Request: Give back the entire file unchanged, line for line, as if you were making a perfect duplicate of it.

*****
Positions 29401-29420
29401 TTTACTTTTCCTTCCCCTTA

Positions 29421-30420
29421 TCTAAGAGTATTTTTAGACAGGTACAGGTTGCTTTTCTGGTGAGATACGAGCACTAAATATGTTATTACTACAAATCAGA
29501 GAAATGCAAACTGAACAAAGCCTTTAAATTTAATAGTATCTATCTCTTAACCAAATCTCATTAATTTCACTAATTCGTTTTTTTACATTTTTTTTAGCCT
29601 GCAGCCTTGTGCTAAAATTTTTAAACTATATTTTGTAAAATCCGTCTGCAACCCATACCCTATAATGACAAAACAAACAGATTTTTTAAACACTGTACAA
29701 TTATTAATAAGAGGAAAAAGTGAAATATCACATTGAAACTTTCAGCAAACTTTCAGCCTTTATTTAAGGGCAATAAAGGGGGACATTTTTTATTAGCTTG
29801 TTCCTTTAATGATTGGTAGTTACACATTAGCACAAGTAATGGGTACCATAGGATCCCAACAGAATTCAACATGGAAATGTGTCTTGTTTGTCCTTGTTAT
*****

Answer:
Positions 29401-29420
29401 TTTACTTTTCCTTCCCCTTA

Positions 29421-30420
29421 TCTAAGAGTATTTTTAGACAGGTACAGGTTGCTTTTCTGGTGAGATACGAGCACTAAATATGTTATTACTACAAATCAGA
29501 GAAATGCAAACTGAACAAAGCCTTTAAATTTAATAGTATCTATCTCTTAACCAAATCTCATTAATTTCACTAATTCGTTTTTTTACATTTTTTTTAGCCT
29601 GCAGCCTTGTGCTAAAATTTTTAAACTATATTTTGTAAAATCCGTCTGCAACCCATACCCTATAATGACAAAACAAACAGATTTTTTAAACACTGTACAA
29701 TTATTAATAAGAGGAAAAAGTGAAATATCACATTGAAACTTTCAGCAAACTTTCAGCCTTTATTTAAGGGCAATAAAGGGGGACATTTTTTATTAGCTTG
29801 TTCCTTTAATGATTGGTAGTTACACATTAGCACAAGTAATGGGTACCATAGGATCCCAACAGAATTCAACATGGAAATGTGTCTTGTTTGTCCTTGTTAT